My Take: Waiting to fix bad bridges could prove to be fatal

My Take: Waiting to fix bad bridges could prove to be fatal

COLUMBIA, SC (WIS) - Last Sunday, during a rainstorm, a tractor-trailer driver lost control along I-20 on a bridge over the Wateree River in Kershaw County. Both the truck and the driver went into the river after hitting the guard rail of the 46 year old bridge with such an impact that the concrete side rails broke.

These types of spectacular crashes where a large tractor trailer ends up in a river are commonly seen in Hollywood movies, not on our roads that we use every day to get from one place to another.

This bridge was actually judged to be among the most structurally sound in the state based on a 2015 report by the Federal Highway Administration. 
If a crash like this could happen on a bridge with a 92.2 sufficiency rating, what are the dangers at bridges considered to be among the *worst* in the state?

Seven of the 10 "most traveled structurally deficient bridges" in the state are found in Richland and Lexington Counties. Chances are, you travel on one of them daily. Areas such as Interstate 26 over the Southern Railway near West Columbia -- a bridge built in the 1950's with more than 80-thousand crossings daily.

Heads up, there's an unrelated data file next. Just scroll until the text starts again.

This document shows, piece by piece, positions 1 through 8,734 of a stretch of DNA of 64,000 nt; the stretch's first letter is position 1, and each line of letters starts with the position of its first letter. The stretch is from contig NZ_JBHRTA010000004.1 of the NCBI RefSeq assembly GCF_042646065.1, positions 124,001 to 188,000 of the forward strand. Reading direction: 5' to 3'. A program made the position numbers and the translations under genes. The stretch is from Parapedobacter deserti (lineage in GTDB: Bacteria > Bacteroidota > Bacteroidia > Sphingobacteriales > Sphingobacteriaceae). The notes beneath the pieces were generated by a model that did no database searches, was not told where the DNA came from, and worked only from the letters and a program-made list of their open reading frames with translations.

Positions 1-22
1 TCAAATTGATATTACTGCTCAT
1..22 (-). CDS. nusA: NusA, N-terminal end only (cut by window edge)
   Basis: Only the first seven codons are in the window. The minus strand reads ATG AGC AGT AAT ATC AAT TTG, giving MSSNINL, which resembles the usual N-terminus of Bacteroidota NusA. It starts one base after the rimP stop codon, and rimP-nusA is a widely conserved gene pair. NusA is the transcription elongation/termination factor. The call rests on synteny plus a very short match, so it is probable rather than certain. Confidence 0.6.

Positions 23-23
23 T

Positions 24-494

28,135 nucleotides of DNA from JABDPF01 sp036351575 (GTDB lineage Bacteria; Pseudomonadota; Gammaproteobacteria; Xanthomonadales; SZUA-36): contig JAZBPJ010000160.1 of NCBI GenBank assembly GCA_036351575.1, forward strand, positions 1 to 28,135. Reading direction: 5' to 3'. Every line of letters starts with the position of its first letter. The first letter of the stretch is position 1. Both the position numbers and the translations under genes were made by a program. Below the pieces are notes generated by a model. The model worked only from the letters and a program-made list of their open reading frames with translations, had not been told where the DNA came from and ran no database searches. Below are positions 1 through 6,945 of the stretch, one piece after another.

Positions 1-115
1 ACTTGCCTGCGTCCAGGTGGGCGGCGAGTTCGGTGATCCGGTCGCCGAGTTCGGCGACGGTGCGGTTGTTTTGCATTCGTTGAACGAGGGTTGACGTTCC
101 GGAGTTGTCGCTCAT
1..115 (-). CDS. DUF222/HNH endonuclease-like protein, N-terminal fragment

The safety of all drivers continues to be compromised by the lack of funding to upgrade our roads and bridges.  

The editorial board of WIS once again calls for our lawmakers to do the right thing and complete a road improvement bill that will give us the adequate funding to fix South Carolina's aging and decaying transportation system. Once again, we reiterate that a gas tax would only cost the average South Carolina driver about 7 dollars per month.  

The safety of our people is just too important. Waiting until tomorrow could prove to be fatal.

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